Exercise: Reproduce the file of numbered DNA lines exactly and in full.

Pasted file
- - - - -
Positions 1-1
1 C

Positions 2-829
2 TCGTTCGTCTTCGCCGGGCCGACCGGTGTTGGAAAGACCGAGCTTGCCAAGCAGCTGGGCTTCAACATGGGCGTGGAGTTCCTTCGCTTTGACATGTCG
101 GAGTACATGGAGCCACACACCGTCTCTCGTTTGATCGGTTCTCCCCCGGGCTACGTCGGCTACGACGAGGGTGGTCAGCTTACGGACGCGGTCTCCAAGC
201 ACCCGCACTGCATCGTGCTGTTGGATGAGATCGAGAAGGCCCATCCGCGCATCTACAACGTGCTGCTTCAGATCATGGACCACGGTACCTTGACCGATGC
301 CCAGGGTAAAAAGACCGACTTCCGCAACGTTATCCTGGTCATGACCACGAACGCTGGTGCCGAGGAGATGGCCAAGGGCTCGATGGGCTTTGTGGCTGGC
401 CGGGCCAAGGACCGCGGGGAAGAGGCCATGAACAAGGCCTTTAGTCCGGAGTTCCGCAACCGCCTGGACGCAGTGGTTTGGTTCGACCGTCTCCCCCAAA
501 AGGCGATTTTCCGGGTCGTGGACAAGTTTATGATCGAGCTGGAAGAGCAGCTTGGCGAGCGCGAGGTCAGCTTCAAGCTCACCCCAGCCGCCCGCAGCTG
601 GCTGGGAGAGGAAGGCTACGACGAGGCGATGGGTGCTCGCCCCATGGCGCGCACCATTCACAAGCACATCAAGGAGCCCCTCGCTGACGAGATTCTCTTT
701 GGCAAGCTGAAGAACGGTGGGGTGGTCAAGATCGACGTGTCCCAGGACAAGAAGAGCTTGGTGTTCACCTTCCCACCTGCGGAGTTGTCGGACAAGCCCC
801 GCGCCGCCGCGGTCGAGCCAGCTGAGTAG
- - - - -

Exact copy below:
Positions 1-1
1 C

Positions 2-829
2 TCGTTCGTCTTCGCCGGGCCGACCGGTGTTGGAAAGACCGAGCTTGCCAAGCAGCTGGGCTTCAACATGGGCGTGGAGTTCCTTCGCTTTGACATGTCG
101 GAGTACATGGAGCCACACACCGTCTCTCGTTTGATCGGTTCTCCCCCGGGCTACGTCGGCTACGACGAGGGTGGTCAGCTTACGGACGCGGTCTCCAAGC
201 ACCCGCACTGCATCGTGCTGTTGGATGAGATCGAGAAGGCCCATCCGCGCATCTACAACGTGCTGCTTCAGATCATGGACCACGGTACCTTGACCGATGC
301 CCAGGGTAAAAAGACCGACTTCCGCAACGTTATCCTGGTCATGACCACGAACGCTGGTGCCGAGGAGATGGCCAAGGGCTCGATGGGCTTTGTGGCTGGC
401 CGGGCCAAGGACCGCGGGGAAGAGGCCATGAACAAGGCCTTTAGTCCGGAGTTCCGCAACCGCCTGGACGCAGTGGTTTGGTTCGACCGTCTCCCCCAAA
501 AGGCGATTTTCCGGGTCGTGGACAAGTTTATGATCGAGCTGGAAGAGCAGCTTGGCGAGCGCGAGGTCAGCTTCAAGCTCACCCCAGCCGCCCGCAGCTG
601 GCTGGGAGAGGAAGGCTACGACGAGGCGATGGGTGCTCGCCCCATGGCGCGCACCATTCACAAGCACATCAAGGAGCCCCTCGCTGACGAGATTCTCTTT
701 GGCAAGCTGAAGAACGGTGGGGTGGTCAAGATCGACGTGTCCCAGGACAAGAAGAGCTTGGTGTTCACCTTCCCACCTGCGGAGTTGTCGGACAAGCCCC
801 GCGCCGCCGCGGTCGAGCCAGCTGAGTAG